Lohan faces new court deadline
Actress Lindsay Lohan has only completed a tiny fraction of her remaining community service while on probation for a reckless driving case and will face "consequences" if she doesn't finish later this month, a Los Angeles judge has warned.
Judge Mark Young said he was concerned Lohan had managed to work fewer than 10 hours of 125 hours of service she was ordered to complete over three years.
"If not done by May 28, there will be consequences," Judge Young said.
Lohan, 28, is on probation for reckless driving and lying to police after crashing her Porsche sports car on Pacific Coast Highway in Santa Monica on her way to a film shoot in 2012.
The actress was not in Los Angeles County Superior Court for her probation hearing, but she would be expected to show up later if she does not meet the deadline and prosecutors ask that she be found in violation of probation. If that happens, they plan to ask for her to be sent to prison.
Santa Monica Deputy City Attorney Melanie Skehar was sceptical that Lohan could accomplish the steep task ahead of her in the next three weeks.
"Is it possible? It's possible. Is it probable? No," Ms Skehar said outside court. "When you have a responsibility and you know what you have to complete by a certain date, there's no excuse."
The star of Mean Girls, whose career has sputtered and been overshadowed by legal troubles, could face up to a year and a half behind bars.
The actress ran into trouble earlier this year when her lawyer presented proof she completed 240 hours of community service with a charity in London, where she now lives.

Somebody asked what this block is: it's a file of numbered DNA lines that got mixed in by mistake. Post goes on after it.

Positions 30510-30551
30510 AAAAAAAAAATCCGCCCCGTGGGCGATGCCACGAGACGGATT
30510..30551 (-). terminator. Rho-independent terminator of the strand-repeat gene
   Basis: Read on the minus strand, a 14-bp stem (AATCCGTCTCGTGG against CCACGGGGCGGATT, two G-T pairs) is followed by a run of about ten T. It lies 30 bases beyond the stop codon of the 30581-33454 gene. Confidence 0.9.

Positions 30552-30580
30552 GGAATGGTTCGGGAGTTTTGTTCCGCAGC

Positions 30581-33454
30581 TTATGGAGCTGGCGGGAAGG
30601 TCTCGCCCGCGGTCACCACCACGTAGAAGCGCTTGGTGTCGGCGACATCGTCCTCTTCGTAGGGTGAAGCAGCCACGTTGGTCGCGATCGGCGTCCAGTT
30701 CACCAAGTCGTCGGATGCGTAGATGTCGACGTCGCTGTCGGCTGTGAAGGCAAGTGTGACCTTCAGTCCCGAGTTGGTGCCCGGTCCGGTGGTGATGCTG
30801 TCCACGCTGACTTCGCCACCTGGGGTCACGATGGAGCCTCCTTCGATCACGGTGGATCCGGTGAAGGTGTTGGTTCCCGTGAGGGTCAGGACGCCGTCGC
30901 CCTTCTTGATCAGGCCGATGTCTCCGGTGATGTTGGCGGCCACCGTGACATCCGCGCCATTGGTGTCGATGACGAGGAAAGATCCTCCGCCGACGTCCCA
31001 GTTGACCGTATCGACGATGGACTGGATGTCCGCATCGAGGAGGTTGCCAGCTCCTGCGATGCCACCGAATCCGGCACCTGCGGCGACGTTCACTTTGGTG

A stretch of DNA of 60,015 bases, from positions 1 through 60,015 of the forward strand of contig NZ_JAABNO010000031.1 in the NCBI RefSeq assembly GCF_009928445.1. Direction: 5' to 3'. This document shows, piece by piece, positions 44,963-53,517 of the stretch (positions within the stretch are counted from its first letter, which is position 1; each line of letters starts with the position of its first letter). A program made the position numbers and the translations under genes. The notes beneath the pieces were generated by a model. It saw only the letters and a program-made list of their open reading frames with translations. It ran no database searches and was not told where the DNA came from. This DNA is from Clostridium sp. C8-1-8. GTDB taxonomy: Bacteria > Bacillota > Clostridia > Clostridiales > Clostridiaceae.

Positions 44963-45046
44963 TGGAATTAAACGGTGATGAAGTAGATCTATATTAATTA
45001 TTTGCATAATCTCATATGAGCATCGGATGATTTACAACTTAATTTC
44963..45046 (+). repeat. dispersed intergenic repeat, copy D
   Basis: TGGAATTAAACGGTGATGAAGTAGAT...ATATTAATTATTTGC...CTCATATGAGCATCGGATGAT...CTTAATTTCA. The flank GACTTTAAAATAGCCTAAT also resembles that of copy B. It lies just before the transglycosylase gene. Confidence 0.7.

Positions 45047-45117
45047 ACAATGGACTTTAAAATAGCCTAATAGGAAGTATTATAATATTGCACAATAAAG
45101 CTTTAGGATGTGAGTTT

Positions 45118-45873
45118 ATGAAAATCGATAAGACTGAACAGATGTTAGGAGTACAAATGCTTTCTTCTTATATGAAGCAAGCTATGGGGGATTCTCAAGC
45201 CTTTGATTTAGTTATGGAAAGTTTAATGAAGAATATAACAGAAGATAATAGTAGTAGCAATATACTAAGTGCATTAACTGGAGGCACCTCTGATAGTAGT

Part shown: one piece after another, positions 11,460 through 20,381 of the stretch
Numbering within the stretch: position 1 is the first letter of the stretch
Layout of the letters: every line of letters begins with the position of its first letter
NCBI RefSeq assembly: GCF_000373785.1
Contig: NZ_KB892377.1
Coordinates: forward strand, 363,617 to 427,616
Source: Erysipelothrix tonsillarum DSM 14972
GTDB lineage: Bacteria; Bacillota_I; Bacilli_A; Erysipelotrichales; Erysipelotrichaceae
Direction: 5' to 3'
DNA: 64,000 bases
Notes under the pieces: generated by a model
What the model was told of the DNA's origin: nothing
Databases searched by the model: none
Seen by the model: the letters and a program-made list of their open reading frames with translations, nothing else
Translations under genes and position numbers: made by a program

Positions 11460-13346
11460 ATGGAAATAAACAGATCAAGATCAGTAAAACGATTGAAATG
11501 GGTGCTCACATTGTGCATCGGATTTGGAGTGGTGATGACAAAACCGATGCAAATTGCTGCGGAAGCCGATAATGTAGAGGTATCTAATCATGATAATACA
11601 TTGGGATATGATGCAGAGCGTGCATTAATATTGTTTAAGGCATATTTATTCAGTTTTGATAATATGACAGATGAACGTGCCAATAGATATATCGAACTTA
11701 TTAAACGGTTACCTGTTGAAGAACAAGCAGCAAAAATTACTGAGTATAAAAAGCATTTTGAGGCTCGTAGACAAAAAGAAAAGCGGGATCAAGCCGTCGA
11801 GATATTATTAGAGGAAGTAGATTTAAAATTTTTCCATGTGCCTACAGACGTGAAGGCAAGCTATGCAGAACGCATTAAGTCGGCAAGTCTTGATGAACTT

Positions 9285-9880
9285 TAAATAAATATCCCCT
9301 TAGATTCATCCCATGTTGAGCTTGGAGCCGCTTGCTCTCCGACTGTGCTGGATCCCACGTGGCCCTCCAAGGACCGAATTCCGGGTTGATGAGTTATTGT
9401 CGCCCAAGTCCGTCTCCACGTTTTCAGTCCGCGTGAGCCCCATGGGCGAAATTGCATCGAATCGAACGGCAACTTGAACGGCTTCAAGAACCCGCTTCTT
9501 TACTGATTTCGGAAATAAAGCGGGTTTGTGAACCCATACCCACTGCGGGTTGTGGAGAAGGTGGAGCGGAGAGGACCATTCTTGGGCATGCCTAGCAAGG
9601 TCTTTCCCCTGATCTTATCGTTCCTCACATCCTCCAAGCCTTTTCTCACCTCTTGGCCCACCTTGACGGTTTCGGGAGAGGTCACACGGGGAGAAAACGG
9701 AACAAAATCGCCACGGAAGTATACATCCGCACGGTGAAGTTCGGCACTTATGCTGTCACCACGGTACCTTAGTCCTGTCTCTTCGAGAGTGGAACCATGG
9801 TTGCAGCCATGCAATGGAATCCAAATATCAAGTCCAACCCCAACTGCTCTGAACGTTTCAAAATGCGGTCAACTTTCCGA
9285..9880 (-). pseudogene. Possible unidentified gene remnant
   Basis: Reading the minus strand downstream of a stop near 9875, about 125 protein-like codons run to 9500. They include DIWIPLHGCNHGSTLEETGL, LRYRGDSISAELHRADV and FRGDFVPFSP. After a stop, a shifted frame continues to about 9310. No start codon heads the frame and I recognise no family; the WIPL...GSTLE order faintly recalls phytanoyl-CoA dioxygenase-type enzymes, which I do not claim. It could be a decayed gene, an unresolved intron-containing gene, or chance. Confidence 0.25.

After the prosecutor criticised Lohan for receiving credit for meeting fans of a stage production of Speed-the-Plow, which she appeared in, Judge Young rejected 125 hours and ordered her to complete them later this month.
Defence lawyer Shawn Holley said it is not feasible for Lohan to make that deadline if she continues working with a charity that helps neglected children and disabled adults in London.
To complete the 115 remaining hours of service, Lohan will pack her bags and move to New York to work with children in Brooklyn, Ms Holley said.
Lohan was not able to complete the service in London because she lives 90 minutes from where she was required to work, Ms Holley said. With private transportation costing 76 dollars an hour (£49.70) and Lohan out of work, that proved difficult.
Lohan had suggested her lawyer ask the court to consider three hours of commute time as community service, but Ms Holley said she knew it was a "non starter," so she did not bother to ask.
The case is the final criminal matter Lohan faces in Los Angeles, where she was first arrested in a driving under the influence and drug possession case in 2007 and later charged with stealing a necklace from a Venice jewellery store.
She has struggled to comply with terms of her sentences. She has been sentenced to jail five times, ordered to work in the Los Angeles morgue and sent to court-mandated rehab several times